The comments on my previous entry on the Baylor recruiting scandal are running 3-1 against Coach Kim Mulkey. Today longtime Washington Post writer Sally Jenkins added her two cents, and she’s on the side of the three: she says Mulkey dropped the ball on protecting the game’s integrity. Key excerpts:
Maybe that’s because women’s basketball is comparatively clean. You hate to see the standards lowered in a sport that still actually has some…….
But that’s why the list of petty abuses she committed is so aggravating. Mulkey is positioned as the new standard bearer and bright coaching star of women’s basketball — a role she clearly wants, judging by her glittering outfits — but she just dipped the flag in the mud.
The women’s game is at an interesting juncture: Coaches and administrators are trying to figure out how to grow it in profitability without emulating the corruptions of the men’s game. They can legitimately argue that their audience is devoted — 4.2 million viewers watched Baylor beat Notre Dame for the title — precisely because the sport has a purer brand. Players are still real students who graduate at high rates; coaches are still real teachers as opposed to shysters; and the athletic scholarship is still meaningful, as opposed to a one-year inconvenience.
The question is how long it will stay that way. The answer is up to Mulkey.
That’s not a light or facetious statement. The answer really is up to her, personally. Because Mulkey is at the top of the game, every other coach in the country will now imitate her. All of her peers will treat the rules the way she treats them……..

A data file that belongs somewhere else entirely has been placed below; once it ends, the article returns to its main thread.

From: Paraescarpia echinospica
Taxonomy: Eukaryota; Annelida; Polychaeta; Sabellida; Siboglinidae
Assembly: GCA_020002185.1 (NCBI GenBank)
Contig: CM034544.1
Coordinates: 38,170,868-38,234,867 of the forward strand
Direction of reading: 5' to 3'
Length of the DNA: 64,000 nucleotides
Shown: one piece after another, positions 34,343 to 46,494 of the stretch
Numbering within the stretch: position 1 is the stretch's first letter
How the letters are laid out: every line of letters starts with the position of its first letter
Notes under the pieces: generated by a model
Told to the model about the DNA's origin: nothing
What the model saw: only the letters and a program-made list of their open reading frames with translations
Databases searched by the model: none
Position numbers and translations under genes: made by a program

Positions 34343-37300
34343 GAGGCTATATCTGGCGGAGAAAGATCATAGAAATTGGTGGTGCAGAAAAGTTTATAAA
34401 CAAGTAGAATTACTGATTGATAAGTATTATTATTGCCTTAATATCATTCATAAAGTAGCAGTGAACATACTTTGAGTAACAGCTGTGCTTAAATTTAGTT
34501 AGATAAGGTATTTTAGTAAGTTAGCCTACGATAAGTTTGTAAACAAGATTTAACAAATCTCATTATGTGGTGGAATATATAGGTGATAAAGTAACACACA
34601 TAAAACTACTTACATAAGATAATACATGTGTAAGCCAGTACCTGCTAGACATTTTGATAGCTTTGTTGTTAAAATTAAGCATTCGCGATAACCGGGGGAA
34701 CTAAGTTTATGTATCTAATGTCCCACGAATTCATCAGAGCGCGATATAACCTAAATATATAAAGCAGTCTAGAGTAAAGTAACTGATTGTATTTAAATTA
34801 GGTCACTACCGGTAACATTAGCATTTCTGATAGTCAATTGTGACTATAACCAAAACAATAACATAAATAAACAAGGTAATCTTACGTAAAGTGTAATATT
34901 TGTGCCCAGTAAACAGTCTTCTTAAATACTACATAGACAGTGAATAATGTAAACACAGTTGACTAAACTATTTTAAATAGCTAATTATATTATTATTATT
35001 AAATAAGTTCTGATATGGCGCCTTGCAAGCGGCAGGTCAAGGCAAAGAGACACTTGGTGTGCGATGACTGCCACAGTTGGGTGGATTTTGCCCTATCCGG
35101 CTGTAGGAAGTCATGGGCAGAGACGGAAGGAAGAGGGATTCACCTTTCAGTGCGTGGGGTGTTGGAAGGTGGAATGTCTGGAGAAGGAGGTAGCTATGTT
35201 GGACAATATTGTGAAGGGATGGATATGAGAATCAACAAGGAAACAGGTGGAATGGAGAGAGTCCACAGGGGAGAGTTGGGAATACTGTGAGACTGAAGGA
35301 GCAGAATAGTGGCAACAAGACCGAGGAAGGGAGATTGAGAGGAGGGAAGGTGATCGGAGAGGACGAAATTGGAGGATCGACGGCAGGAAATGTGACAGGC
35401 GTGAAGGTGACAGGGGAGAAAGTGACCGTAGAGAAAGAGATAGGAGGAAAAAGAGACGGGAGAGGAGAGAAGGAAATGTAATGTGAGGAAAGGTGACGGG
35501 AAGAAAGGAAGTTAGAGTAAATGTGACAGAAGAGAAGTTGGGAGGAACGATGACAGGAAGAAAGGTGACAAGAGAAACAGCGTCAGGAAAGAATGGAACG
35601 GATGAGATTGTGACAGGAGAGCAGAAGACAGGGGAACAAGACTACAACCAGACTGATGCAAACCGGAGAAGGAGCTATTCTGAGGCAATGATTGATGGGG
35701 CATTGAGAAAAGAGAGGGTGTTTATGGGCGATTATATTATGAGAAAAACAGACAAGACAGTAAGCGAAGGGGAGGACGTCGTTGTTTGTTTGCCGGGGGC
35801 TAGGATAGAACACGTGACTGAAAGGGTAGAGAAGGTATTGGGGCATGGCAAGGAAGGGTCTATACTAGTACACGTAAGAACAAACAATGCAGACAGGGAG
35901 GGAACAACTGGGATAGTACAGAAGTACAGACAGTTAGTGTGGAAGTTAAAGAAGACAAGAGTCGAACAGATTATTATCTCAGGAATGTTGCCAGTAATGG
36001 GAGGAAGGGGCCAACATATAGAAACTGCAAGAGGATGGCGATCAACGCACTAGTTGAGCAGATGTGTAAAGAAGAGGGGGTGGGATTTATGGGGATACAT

But here are some other facts: In 2006, at around the same time she was cultivating the Griners at summer games, Mulkey hired DFW Elite’s coach Damion McKinney to her staff. McKinney is the assistant who made many of the improper calls and texts detailed by the NCAA, more than 300 of them in 2011 to a current DFW Elite coach…….
Anyone who cares about the women’s game wants Mulkey to become everything she should be: not just the next possessor of multiple banners, but preserver of what integrity the game still has. That means embracing a certain reality: She has extra responsibility to do things the right way. If we eventually look over our shoulders and ask when the women’s game went down the slippery slope, we’ll look at this day, the day the reigning national champion went on probation, as the starting point.
Strong stuff. Is Jenkins on the money or not?